Price per movie ($) Quantity demanded Total revenue Elasticity of demand 2 1200 3 1100 4 1000 5 900 6 800 7 700 8 600 - Either on graph paper or a spreadsheet, map out the demand curve.
- In column 3, insert the total revenue generated at each price.
- At what price is total revenue maximized?
- In column 4, compute the elasticity of demand corresponding to each $1 price reduction, using the average price and quantity at each state.
- Do you see a connection between your answers in parts (c) and (d)?

- Your fruit stall has 100 ripe bananas that must be sold today. Your supply curve is therefore vertical. From past experience, you know that these 100 bananas will all be sold
if the price is set at 40 cents per unit.
- Draw a supply and demand diagram illustrating the market equilibrium price and quantity.
- The demand elasticity is -0.5 at the equilibrium price. But you now discover that 10 of your bananas are rotten and cannot be sold. Draw the new supply curve and calculate the percentage price increase that will be associate with the new equilibrium, on the basis of your knowledge of the demand elasticity.

- University fees in the State of Nirvana have been frozen in real terms for 10 years. During this period enrolments increased by 20 percent.
- Draw a supply curve and two demand curves to represent the two equilibria described.
- Can you estimate a price elasticity of demand for university education in this market?
- In contrast, during the same time period fees a neighbouring state increased by 60 percent and enrolments increased by 15 percent. Illustrate this situation in a diagram.

- Consider the demand curve defined by the information in the table below.
Price of movies Quantity demanded Total revenue Elasticity of demand 2 200 3 150 4 120 5 100 - Plot the demand curve to scale and note that it is non-linear.
- Compute the total revenue at each price.
- Compute the arc elasticity of demand for each price segment.

- The demand curve for seats at the Drive-in Delight Theatre is given by P = 48 - 0.2Q. The supply of seats is given by Q = 40.
- Plot the supply and demand curves to scale, and estimate the equilibrium price.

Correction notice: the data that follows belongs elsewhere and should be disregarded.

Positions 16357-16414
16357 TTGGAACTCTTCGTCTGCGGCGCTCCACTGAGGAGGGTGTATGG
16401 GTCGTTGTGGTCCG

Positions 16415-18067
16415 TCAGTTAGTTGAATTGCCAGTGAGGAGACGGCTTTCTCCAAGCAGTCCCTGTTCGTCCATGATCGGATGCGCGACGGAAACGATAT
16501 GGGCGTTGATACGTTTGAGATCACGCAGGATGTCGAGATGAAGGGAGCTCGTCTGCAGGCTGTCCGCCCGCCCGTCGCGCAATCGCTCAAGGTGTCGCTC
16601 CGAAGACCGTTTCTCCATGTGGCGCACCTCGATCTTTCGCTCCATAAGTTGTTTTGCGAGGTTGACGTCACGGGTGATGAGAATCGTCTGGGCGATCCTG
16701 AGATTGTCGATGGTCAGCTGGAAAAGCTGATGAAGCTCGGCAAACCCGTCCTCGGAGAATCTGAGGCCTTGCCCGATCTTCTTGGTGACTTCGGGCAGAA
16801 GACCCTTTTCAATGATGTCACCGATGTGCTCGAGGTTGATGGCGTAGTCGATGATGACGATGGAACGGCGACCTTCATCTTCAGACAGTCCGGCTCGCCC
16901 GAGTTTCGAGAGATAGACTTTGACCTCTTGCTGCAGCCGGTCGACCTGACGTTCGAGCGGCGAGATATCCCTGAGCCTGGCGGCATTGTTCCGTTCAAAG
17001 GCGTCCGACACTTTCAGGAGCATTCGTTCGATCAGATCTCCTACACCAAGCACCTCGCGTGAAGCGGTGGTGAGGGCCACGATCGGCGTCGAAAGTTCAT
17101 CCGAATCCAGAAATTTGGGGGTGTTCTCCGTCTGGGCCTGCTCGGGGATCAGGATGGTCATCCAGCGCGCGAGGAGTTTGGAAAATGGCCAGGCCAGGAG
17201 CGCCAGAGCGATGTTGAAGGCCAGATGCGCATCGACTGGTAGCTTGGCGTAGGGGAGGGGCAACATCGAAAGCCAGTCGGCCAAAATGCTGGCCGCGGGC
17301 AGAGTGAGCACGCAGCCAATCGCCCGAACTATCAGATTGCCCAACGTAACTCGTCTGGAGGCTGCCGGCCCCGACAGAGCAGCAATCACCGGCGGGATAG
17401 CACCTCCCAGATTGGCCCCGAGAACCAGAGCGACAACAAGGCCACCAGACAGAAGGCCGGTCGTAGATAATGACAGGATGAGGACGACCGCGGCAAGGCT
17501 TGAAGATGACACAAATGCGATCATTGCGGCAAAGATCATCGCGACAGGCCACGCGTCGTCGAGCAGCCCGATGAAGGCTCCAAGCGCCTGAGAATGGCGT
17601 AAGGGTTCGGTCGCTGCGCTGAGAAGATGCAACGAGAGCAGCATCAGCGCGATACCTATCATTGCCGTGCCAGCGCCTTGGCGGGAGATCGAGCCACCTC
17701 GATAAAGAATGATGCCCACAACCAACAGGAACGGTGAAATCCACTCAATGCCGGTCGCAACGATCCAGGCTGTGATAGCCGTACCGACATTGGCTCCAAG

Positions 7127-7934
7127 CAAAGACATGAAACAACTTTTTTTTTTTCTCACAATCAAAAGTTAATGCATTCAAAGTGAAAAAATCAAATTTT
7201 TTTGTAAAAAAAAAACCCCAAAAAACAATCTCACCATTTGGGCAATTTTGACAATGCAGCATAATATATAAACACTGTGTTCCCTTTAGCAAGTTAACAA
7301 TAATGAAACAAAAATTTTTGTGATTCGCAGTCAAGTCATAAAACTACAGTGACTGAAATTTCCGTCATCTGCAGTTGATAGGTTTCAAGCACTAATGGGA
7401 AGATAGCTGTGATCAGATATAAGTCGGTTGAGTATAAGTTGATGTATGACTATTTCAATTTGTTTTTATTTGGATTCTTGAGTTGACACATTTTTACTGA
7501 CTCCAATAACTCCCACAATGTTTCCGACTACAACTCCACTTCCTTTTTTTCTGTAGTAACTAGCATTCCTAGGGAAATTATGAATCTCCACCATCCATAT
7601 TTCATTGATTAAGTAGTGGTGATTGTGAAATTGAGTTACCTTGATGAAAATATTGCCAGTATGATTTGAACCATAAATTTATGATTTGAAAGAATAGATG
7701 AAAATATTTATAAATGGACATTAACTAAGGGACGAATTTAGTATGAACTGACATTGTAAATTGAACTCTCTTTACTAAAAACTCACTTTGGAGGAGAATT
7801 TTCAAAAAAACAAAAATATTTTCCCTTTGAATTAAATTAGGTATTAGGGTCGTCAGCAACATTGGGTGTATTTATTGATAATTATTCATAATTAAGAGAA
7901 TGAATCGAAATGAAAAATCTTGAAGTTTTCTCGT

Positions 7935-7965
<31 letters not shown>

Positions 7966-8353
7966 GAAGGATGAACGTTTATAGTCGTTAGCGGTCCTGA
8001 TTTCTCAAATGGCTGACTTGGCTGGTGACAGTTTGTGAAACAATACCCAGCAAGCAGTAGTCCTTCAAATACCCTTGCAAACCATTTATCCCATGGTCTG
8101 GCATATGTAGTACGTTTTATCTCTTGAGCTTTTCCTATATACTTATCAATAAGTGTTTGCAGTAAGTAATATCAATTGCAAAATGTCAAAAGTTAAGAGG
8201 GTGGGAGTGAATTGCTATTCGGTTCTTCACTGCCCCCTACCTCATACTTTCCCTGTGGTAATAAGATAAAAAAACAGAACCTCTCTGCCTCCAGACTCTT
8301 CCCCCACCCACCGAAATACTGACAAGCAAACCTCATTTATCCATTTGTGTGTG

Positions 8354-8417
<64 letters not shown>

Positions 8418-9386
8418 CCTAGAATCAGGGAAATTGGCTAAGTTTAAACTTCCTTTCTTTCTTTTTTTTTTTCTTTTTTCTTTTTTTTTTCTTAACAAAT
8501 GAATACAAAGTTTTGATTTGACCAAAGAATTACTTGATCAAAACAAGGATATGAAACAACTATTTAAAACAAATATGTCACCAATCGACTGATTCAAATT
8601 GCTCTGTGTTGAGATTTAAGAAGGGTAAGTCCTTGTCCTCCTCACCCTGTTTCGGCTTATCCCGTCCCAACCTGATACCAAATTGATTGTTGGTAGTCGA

- At this equilibrium point, calculate the elasticities of demand and supply.
- The owner has additional space in his theatre, and is considering the installation of more seats. He then remembers from his days as an economics student that this addition might not necessarily increase his total revenue. If he hired you as a consultant, would you recommend to him that he install additional seats or that he take out some of the existing seats and install a popcorn concession instead? [Hint: You can use your knowledge of the elasticities just estimated to answer this question.]
- For this demand curve, over what range of prices is demand inelastic?

- Waterson Power Corporation’s regulator has just allowed a rate increase from 9 to 11 cents per kilowatt hour of electricity. The short-run demand elasticity is -0.6 and the
long-run demand elasticity is -1.2.
- What will be the percentage reduction in power demanded in the short run?
- What will be the percentage reduction in power demanded in the long run?
- Will revenues increase or decrease in the short and long runs?

- Consider the own- and cross-price elasticity data in the table below.
% change in price CDs Magazines Cappuccinos % change in quantity CDs -0.25 0.06 0.01 Magazines -0.13 -1.20 0.27 Cappuccinos -0.07 0.41 -0.85 - For which of the goods is demand elastic and for which is it inelastic?